Between Bruce appearing for Kayfabe Commentaries in their “Screwing Bret” Guest Booker edition, and all the episodes that cross reference the Montreal Screwjob (i.e. Owen Hart, Love to Know, etc.), it feels like listeners have had their fill of Bruce talking about the Montreal Screwjob. But while much of the Bret Hart ‘96-97 episode deals with the infamous happening at Survivor Series 1997, there is plenty of other good stuff to take away from it, so much so that it has to be considered among the best episodes of the year. Bruce talks about the fact and fiction behind Hart’s relationship with Shawn Michaels at the time of their Wrestlemania XXII Iron Man match, the reality behind WCW’s keen interest in the Hitman and his loyalty to the WWF taking on a whole new life. The best part? Through Bruce’s stories and wisdom, if you close your eyes you can slowly start to see the Hart-Michaels relationship begin to fray before reaching a fever pitch during their infamous bathroom brawl. It truly is a “can’t miss” episode.

5. Edge

Edge’s episode is one of the show’s most recent, but it goes in depth for over five hours talking about someone who is perhaps the most intriguing wrestler of the mid-late 2000s. The length of the episode is warranted, as Edge spent nearly 15 years with the WWF/E, but both ideas that add to his fascination are addressed: the lengthy amount of time it took him to get over as main event singles attraction and the war chest of injuries he accrued over his career. Seriously, you will be stunned to find the actual severity of Edge’s neck injury and if you hadn’t known already, it will become quickly apparent to you why he had to retire. The Edge-Lita-Matt Hardy love triangle is mostly addressed in its own episode, one of the show’s first, but Bruce does dish on some good stories in this installment, including the story behind when Edge and Christian wrestled Michael Hayes in 1999.

4. Bobby “The Brain” Heenan

The Bobby “The Brain” Heenan episode was (at the time) one of the longer Something to Wrestle With episodes at the time, largely in part to Heenan’s long-standing relationship with Bruce. This episode didn’t even see the light of day until a couple weeks after Heenan’s death this year, as Bruce had still been pretty broken up about it. However, I did happen to catch Bruce and Conrad’s live show at the Regent Theater in Los Angeles the week of Heenan’s passing and Bruce had some funny stories to share, like the time he smoked Heenan up for the first time while also going into detail on “The Brain’s” controversial AWA exit, his disdain for working with Tony Schiavone and the time Heenan got shot at back in 1975. There’s not much to dissect from the episode, but it’s a wonderful tribute that has both Bruce and Conrad in fine form to honor the late great.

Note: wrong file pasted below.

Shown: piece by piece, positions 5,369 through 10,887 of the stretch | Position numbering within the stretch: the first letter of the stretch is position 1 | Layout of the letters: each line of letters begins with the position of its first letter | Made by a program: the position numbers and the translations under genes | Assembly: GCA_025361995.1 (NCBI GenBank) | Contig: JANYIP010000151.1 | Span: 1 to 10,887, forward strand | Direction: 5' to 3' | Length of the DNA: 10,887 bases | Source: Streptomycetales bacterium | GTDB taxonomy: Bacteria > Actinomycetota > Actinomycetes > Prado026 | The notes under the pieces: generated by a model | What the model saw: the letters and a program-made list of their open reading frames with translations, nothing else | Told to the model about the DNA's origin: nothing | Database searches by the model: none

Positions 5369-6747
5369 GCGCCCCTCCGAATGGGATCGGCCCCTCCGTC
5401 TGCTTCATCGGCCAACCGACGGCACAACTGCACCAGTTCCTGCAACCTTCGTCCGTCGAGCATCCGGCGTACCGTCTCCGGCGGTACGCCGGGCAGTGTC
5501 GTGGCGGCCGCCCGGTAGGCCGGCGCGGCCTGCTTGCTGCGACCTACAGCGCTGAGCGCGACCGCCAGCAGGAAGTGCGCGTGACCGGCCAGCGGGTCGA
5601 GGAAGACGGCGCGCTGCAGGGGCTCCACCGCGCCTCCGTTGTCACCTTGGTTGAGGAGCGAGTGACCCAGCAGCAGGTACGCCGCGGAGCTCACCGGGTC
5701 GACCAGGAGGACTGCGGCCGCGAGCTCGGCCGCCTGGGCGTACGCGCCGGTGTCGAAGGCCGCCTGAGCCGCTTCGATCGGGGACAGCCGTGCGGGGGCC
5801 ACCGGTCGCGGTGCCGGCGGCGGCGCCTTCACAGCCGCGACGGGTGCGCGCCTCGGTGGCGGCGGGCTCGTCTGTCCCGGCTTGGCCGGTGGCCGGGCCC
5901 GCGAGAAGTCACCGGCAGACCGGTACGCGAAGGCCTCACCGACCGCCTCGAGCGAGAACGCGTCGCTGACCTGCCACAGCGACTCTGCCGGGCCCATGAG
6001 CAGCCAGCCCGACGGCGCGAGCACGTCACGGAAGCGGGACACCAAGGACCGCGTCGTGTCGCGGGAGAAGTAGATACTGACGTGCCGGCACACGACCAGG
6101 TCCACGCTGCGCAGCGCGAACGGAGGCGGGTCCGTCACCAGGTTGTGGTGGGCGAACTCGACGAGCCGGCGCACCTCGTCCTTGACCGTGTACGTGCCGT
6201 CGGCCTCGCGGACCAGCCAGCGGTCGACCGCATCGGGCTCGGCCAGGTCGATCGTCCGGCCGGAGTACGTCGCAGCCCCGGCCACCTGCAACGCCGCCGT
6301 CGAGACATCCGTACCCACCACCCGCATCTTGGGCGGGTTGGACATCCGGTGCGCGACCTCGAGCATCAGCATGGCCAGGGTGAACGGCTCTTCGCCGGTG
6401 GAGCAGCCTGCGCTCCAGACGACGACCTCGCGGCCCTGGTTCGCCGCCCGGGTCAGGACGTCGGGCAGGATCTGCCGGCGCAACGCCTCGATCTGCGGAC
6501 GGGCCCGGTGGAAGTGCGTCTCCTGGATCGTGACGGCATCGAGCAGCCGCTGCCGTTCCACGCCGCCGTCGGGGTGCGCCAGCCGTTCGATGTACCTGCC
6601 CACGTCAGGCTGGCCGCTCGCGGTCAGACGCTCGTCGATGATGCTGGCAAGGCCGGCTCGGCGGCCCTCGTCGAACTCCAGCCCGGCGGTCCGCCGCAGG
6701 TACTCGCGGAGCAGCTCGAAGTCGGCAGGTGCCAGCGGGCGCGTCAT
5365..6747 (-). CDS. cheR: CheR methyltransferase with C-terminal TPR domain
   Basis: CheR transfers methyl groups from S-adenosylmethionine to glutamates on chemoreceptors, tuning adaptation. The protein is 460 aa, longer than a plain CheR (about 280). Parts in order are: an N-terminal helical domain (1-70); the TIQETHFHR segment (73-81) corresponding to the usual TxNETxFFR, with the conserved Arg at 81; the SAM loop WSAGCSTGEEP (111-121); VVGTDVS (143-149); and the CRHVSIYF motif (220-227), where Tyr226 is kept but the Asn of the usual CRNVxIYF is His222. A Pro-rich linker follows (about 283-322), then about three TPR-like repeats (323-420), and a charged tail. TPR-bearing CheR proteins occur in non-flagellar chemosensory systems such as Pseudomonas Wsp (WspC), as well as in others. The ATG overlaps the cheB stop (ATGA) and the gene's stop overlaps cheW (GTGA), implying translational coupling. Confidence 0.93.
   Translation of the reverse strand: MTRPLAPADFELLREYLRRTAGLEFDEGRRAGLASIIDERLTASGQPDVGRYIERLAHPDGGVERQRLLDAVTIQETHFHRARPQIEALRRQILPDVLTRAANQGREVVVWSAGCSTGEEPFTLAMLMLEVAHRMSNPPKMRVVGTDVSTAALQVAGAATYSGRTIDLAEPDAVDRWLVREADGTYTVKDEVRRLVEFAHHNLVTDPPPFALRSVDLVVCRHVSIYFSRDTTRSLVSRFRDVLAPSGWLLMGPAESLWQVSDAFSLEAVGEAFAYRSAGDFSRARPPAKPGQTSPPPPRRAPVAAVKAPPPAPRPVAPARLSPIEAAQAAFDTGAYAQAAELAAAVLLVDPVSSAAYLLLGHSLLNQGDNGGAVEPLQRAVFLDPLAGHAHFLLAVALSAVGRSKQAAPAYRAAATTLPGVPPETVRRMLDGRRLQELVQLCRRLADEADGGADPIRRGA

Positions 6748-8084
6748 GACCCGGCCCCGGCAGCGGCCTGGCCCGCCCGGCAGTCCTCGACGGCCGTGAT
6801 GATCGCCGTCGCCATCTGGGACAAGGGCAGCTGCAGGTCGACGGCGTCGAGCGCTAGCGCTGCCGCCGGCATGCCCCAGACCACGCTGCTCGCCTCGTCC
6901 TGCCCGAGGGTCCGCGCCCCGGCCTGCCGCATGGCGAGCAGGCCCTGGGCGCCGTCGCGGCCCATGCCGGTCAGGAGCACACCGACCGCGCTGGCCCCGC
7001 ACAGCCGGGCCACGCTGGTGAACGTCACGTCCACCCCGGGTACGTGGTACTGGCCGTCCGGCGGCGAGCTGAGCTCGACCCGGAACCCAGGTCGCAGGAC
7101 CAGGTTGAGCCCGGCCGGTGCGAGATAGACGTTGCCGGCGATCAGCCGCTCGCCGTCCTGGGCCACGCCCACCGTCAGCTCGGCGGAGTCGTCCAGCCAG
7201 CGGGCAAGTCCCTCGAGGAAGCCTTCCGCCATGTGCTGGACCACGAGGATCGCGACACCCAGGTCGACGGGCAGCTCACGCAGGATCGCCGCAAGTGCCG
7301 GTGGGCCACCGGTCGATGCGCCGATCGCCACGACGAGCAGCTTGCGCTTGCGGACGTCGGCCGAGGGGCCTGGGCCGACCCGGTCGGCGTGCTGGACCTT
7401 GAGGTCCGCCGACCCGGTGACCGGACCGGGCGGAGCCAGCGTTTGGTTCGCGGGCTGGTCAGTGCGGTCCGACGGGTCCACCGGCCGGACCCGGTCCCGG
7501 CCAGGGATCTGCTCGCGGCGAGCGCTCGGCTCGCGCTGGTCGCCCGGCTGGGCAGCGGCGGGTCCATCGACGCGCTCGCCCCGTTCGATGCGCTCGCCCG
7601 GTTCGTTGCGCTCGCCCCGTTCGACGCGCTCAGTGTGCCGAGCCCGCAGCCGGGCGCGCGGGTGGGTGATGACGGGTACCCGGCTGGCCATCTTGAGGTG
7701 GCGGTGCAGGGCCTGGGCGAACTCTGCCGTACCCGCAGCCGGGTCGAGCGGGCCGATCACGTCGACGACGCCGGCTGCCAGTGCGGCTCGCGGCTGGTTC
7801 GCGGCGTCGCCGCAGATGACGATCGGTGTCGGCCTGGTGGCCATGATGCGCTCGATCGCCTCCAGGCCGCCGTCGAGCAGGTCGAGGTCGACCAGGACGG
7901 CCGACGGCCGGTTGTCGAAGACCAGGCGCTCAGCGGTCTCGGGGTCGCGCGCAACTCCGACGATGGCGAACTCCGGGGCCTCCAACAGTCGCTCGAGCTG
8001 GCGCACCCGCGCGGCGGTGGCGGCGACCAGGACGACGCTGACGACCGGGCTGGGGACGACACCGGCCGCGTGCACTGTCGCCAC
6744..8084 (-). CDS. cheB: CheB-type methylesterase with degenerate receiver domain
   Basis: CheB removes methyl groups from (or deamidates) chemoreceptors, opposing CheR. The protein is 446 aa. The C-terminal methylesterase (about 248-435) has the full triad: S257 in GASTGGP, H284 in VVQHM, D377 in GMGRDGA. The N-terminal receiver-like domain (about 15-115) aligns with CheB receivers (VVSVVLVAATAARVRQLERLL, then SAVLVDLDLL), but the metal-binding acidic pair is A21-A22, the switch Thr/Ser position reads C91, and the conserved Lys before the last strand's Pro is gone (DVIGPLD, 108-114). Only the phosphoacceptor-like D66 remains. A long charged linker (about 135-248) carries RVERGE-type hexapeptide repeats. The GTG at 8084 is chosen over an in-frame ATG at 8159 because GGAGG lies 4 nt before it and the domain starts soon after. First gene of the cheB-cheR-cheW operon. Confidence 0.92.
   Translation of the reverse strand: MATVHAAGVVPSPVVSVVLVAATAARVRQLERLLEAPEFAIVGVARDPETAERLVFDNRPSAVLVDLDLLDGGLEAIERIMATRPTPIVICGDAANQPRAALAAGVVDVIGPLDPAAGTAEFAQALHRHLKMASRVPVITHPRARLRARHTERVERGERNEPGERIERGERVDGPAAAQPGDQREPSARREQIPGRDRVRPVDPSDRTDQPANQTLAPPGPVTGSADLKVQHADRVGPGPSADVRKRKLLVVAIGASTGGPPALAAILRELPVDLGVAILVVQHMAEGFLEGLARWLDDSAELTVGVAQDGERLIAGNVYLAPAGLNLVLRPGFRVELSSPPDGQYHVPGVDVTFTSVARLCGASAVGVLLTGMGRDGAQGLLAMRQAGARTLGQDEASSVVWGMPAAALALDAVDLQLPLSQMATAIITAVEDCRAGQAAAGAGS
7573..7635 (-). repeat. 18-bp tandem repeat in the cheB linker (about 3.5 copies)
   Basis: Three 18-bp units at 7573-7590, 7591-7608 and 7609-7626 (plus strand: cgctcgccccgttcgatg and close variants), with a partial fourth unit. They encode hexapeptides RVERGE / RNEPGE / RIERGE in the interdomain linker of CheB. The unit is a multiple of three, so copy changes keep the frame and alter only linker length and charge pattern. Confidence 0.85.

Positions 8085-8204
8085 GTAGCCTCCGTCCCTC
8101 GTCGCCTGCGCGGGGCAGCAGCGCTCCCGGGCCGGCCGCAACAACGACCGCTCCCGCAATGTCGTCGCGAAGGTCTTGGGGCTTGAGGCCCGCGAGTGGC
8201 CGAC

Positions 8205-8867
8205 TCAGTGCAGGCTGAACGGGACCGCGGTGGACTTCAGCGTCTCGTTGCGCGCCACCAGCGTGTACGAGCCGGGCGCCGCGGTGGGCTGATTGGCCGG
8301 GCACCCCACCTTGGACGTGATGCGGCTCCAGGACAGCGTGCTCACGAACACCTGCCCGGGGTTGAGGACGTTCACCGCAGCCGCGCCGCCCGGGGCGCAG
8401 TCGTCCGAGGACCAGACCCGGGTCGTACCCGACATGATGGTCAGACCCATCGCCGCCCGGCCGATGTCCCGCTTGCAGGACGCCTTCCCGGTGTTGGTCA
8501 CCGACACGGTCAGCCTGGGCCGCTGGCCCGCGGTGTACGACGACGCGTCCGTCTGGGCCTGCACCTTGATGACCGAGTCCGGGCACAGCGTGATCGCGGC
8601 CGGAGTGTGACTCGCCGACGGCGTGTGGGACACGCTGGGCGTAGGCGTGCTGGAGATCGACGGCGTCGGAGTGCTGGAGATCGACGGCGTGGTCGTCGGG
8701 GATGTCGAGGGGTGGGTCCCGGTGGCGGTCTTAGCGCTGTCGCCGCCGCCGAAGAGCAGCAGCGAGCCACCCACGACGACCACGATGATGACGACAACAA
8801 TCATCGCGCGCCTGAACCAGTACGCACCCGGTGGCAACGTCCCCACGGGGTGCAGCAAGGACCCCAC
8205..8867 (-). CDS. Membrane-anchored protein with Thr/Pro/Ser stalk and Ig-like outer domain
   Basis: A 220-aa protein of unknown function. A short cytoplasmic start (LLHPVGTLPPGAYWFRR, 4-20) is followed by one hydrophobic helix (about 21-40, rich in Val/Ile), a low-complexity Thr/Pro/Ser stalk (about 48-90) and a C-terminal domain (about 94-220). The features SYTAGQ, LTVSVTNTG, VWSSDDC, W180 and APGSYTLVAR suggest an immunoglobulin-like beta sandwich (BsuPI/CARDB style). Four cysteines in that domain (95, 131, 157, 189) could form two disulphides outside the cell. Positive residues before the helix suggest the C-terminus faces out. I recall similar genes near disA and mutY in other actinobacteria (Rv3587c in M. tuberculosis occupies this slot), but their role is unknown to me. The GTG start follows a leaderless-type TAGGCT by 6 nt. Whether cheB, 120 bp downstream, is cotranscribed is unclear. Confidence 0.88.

3. Paul Heyman

Bruce always likes to say that Paul Heyman is a more sophisticated Jim Cornette and Jim Cornette is a more southernized version of Paul Heyman. Both guys have their quirks and Bruce pulls no punches when talking about Heyman’s time in the WWE, perhaps to a fault. One of the more interesting storylines in the episode involves Bruce tearing down the idea of “Paul Heyman’s Smackdown,” suggesting that Heyman, although the head writer of the show at the time, had very little to do with the week-to-week creation of the show, almost sounding like he had a bit of an axe to grind with Paul E. In any case, this episode is worth the listen, if only for Bruce claiming that Heyman once said to Taz, his ECW Champion at one point in time, “Mr. Senerchia, don’t make me come over there and beat your ass!”

(Also, Bruce’s Heyman impression sounds like Gilbert Gottfried. You’ve gotta hear it to believe it!)

2. Jim Cornette

God dayyyuuuum. The best part about Bruce’s impressions is that not all are going to sound like the real McCoy. Others are going to be based on pure exaggeration, and that’s exactly how his Jim Cornette impression goes. He sounds more like a nine-year-old at the grocery store with his mother than the actual Jim Cornette, but the podcast goes a lot deeper into Cornette’s time with the company. Cornette, a big proponent for guys like Steve Austin and the Rock, hated living in the northeast and Bruce has some great stories about Cornette’s bachelor party and his pet rat, “George.” You read that right.

1. Ted DiBiase

The crown jewel of Something to Wrestle With episodes is the “Million Dollar Man” Ted DiBiase episode, and for good reason. Perhaps the main premise of the show is to get a look inside the mind of McMahon himself, and Bruce sets that up perfectly with a story of how Vince paid off a man on an airplane to put his cigarette out to which Bruce responded to, “You really are the Million Dollar Man.” The episode answers all questions about the Million Dollar Man, such as why he didn’t get a big run with the world title and how the Million Dollar Championship came to be, plus, the revelation that DiBiase borrowed Vince McMahon’s “personal cape” for a segment inside a Greenwich jewelry store.